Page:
As important as Isenberg's topic is, the book simply is not well written. It overreaches to make arguments about perceptions of class, particularly from centuries ago. It ignores the very real divide of wealth, and perhaps even more key since the end of World War II, education, and the rolls both play in class mobility. It also misses the correlation between religion and stagnation of social position - although that would have made the book much longer. It meanders and repeats, but that may be because each chapter is meant to stand alone as an academic piece. Finally, it's simply as depressing as a seabird living in Prince William Sound in 1989, watching the Exxon Valdez hearing towards a reef.

Kirsten Potter was fine as a narrator.

The title of this review is a quote of Confederate States President Jefferson Davis used in the book.

[If this review helped, please press YES. Thanks!]

53 of 72 people found this review helpful

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Excellent history

Overall an excellent history, well researched and informative. Some bias becomes more evident from the Nixon administration forward, and the final chapters feel rushed. The conclusion of historical trends is well supported, but the assertion that a consciousness of "breeding" is still prevalent today is mostly supported by extrapolation rather than a thorough assessment of the modern status. Much recent research has examined the role of family and cultural lessons (as distinct from status) on economic outcomes of children. This is largely overlooked and as a result some potential remedies, such as teaching economic literacy and office soft skills in schools are left out, which weakens the final chapter of an otherwise excellent book.

22 of 30 people found this review helpful

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Challenge's the notion "American Exceptionalism"

What did you love best about White Trash?

The author's account of Classes in America is done in a chronological manner from Jamestown and early New England settlements up through early independence, the civil war, turn of the 20th century, WW1, WW2, LBJ, and today. The book was based on the writings of influential writers, forefathers, politicians, Hollywood and Presidents of the times. The topic challenged the very notion of American exceptionalism.

27 of 37 people found this review helpful

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Illuminating

I was drawn to this book because I wanted to know why this group keep voting against their own interest. The author took me on this journey. Though I don't get the phenomenon, I understand it better .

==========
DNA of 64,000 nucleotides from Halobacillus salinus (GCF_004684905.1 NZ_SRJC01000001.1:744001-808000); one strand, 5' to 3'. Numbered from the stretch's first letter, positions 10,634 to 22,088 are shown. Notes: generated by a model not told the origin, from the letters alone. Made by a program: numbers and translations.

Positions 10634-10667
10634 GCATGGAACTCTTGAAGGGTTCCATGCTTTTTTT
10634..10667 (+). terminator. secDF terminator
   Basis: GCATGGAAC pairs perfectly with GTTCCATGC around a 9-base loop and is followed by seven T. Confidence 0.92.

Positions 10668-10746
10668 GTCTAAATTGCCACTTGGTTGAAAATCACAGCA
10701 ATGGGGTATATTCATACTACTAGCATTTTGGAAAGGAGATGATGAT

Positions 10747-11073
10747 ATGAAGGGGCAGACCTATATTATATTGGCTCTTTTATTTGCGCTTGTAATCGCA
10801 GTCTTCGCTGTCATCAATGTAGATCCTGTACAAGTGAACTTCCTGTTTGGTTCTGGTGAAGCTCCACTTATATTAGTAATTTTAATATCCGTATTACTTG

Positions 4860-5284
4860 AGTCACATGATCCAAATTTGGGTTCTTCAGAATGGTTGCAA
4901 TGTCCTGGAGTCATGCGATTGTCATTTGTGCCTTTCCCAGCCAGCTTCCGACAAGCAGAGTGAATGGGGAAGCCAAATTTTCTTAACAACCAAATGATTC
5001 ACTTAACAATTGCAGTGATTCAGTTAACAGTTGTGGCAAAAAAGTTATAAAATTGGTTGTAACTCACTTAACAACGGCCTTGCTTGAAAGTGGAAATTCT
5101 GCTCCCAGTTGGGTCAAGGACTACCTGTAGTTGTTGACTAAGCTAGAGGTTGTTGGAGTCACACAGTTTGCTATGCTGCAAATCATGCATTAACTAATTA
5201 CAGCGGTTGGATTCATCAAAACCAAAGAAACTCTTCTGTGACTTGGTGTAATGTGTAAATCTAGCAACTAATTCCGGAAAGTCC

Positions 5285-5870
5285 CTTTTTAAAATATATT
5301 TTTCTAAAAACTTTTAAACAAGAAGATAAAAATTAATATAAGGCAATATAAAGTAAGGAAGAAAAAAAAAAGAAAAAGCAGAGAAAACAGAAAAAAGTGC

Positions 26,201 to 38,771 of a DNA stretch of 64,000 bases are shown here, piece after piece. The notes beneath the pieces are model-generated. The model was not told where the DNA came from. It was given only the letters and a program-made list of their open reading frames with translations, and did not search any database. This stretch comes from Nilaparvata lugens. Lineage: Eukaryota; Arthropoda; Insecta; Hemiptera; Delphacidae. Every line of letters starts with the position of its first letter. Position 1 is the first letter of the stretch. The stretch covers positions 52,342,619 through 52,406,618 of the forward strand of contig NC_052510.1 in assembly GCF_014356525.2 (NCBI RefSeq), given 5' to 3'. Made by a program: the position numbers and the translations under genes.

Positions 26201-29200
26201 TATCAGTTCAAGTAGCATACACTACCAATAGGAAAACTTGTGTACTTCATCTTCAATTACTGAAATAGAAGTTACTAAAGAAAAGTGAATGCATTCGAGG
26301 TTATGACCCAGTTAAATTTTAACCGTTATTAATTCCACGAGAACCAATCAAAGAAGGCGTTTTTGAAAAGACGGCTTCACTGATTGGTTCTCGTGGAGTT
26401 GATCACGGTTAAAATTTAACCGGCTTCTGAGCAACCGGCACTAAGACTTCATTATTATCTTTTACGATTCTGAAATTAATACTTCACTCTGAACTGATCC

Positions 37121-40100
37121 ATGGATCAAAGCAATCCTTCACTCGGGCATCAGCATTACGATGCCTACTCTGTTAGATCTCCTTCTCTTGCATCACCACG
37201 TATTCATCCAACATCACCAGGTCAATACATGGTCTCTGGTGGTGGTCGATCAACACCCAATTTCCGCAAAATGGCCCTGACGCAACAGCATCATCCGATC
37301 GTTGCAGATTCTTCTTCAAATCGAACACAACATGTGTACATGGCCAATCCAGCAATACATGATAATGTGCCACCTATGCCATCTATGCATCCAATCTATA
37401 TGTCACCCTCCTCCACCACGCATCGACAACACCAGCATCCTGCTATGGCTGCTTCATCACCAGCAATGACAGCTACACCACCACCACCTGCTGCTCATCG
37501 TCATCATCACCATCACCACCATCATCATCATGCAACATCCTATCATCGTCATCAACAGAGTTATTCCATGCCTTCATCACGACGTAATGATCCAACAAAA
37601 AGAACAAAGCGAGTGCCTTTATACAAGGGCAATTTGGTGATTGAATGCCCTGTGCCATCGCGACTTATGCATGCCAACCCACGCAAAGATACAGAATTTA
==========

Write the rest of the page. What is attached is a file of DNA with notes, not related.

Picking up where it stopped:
47 of 66 people found this review helpful

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Necessary, excellent, readable

4.5 stars. A most excellent history of class in America. Isenberg is meticulous in her details, balancing broad historical and cultural trends with individual stories, details, and anecdotes. She obviously has poured over myriad primary and secondary sources: journals and diaries of individuals over the past four centuries, newspaper accounts, and the works of other historians. This results in a work that manages to illuminate the persistent impact of class in America and, despite national mythos to the contrary, how often class is immutable. In doing so, one is reminded that the lines of division in America are not just based upon race--that in some ways, class is the more telling demarcation when it comes to treatment and quality of life and opportunity. Though racial minorities frequently find themselves in the lower classes, class nonetheless casts a wider net and the lowest class of whites have been the subject of ridicule and discrimination, as well as the target of legal actions (ranging from disenfranchisement to exclusion from education to eugenics). This interesting history, belying the overused trope that America is a class-less society where any may ascend and better themselves, highlights that though we typically see race as the foremost identifier, ideas of class may be equally insidious and just as important. Particularly interesting reading now, with identity politics in flux and racial and class tensions coming to the fore under the current administration. Recommended.

1 of 1 people found this review helpful

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Waste people are a tradition

Why should people relegated to the outside care about the opinions and class structures maintained by those on the inside? White Trash is a survey of history's outcasts in England and the USA. It is not a deep exploration of how these outcasts came to be nor does it offer remedies for their inclusion. You must accept that the indentured servants of Colonial America ended up in the South with slave labor prior to the American Civil War. Little attention is given to waste people anywhere else including the more modern US Rust Belt. White Trash is a worthwhile read if only as a reminder that we live in an unfair world and that Fairytales are rampant in USA history.

23 of 34 people found this review helpful